The religion of zoroastrianism

The Zoroastrian name of the religion is Mazdayasna, which combines Mazda- with the Avestan language word yasnameaning "worship, devotion". In Englishan adherent of the faith is commonly called a Zoroastrian or a Zarathustrian. In Zoroastrian liturgy the term is used as a title for an individual who has been formally inducted into the religion in a Navjote ceremony.

The religion of zoroastrianism

Buddhism Hinduism No "value judgement" is implied by this list. There are adjectives with both positive and negative connotations which describe both ends of this spectrum. From an academic, comparative religions viewpoint, there is no basis for "prescribing" whether it is better for a religion to be highly unified, cohesive, monolithic, and lacking in internal religious diversity, or whether it is better to be fragmented, schismatic, diverse, multifaceted and abounding in variations on the same theme.

In a practical sense, most people actually practice only one form of whatever religion they belong to. Buddhism, for example, if viewed as a whole, can be understood to have a large amount of internal variation, including the Theravada and Mahayana branches, all of their sub-schools, various revivalist sects, as well as Tibetan and modern Western forms.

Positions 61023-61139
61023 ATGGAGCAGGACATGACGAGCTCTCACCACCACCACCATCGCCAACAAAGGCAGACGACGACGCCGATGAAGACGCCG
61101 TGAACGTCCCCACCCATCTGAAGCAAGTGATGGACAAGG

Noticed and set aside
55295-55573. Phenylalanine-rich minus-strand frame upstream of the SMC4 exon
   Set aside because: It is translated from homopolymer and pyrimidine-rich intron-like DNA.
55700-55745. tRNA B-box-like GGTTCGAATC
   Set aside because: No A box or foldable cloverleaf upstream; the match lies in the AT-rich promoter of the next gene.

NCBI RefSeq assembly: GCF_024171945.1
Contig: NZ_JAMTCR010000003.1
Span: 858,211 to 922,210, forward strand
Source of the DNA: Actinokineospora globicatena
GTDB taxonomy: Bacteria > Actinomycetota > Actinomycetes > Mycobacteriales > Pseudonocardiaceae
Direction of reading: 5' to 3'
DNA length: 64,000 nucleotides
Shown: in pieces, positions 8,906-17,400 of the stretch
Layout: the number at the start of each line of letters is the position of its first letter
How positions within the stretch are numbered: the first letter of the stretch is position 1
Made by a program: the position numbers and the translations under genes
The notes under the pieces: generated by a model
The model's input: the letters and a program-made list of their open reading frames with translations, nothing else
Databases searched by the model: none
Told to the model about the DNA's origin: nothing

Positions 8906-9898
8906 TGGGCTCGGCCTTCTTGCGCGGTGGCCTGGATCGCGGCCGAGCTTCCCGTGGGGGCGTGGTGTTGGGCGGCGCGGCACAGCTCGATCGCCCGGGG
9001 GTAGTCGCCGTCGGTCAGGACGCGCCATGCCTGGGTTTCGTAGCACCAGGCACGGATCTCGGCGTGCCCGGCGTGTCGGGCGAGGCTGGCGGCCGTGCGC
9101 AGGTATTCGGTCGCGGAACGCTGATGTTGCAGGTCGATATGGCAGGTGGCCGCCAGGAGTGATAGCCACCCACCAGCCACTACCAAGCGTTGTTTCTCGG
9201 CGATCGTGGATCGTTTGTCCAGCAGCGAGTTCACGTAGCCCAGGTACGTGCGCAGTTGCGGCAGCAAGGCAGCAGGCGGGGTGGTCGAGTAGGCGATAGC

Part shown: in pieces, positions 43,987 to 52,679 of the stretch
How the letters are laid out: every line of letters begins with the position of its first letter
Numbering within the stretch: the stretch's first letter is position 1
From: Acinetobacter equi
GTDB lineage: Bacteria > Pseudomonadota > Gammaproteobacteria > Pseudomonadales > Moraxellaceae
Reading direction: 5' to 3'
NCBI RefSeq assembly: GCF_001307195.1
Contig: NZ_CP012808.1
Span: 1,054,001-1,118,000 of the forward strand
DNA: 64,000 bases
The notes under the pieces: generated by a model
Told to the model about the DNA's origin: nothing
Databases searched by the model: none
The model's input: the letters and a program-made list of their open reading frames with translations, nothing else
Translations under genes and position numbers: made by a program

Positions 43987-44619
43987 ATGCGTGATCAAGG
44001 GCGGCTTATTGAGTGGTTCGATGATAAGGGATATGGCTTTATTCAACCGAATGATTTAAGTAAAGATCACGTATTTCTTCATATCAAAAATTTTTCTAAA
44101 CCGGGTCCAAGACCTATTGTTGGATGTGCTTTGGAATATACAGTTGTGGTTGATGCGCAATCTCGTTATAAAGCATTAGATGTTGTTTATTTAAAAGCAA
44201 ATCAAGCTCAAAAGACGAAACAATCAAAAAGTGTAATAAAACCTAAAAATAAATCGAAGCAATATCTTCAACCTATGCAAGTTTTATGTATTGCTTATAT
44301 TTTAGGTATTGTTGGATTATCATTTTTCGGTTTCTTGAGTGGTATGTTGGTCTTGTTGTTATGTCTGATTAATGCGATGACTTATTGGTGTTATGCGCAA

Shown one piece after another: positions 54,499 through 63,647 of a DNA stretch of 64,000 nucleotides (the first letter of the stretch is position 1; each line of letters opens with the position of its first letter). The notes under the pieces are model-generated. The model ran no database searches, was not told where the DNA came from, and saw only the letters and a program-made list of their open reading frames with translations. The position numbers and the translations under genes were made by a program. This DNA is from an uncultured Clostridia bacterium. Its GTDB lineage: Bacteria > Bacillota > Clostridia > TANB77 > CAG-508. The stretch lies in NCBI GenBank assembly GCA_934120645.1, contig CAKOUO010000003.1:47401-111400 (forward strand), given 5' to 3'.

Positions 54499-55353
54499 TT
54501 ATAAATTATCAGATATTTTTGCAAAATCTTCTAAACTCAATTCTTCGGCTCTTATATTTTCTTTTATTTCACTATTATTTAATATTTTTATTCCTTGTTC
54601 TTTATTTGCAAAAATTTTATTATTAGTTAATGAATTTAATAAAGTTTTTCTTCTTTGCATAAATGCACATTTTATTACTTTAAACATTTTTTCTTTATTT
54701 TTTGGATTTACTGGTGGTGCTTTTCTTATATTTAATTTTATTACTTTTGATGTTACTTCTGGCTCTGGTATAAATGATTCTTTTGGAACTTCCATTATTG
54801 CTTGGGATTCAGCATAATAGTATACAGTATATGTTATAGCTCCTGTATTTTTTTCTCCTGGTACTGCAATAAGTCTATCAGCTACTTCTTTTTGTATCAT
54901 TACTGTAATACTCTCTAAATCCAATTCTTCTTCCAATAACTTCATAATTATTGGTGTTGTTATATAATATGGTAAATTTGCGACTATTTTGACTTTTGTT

But most actual Buddhists are not actually involved in all of these; rather they practice one, internally cohesive, fairly unified form, such as the Geluk order of Tibetan Buddhism, or Japanese Amida-Buddha worship. How is classification done for official government figures?

It is important to note that data for the size of various religions within a given country often come from government census figures or official estimates. Such governmental endeavors are interested primarily in physical population demographics, such as how many people live in a household and how many telephones there are per person.

These studies are not theological treatises. They merely classify Hindus as all people who call themselves Hindu, Muslims as all people who call themselves Muslim, Christians as all people who call themselves Christian.

From a sociological and historical perspective, most religions have arisen from within existing religious frameworks: For the purposes of defining a religion we need to have some cutoff point. Should Sikhism be listed as a Hindu sect as in many older textbooksor a world religion in its own right?

To manage this question we have chosen once again to use the most commonly-recognized divisions in comparative religion texts. These definitions are primarily sociological and historical, NOT doctrinal or theological in nature.

We recognize that within many religious traditions there are deeply felt arguments for excluding certain groups from their description of their religion. For example, councils of Muslim leaders have voted to no longer accept Ahmadis as valid Muslims, although Ahmadis consider themselves orthodox Muslims.

Many Evangelical Protestants churches exclude all non-Evangelical or non-Protestant groups from their definitions of Christianity. On the other hand, some Hindu writers are so inclusive that they claim as Hindus adherents of any religion that arose in a Hindu environment, including Buddhists, Jains and Sikhs.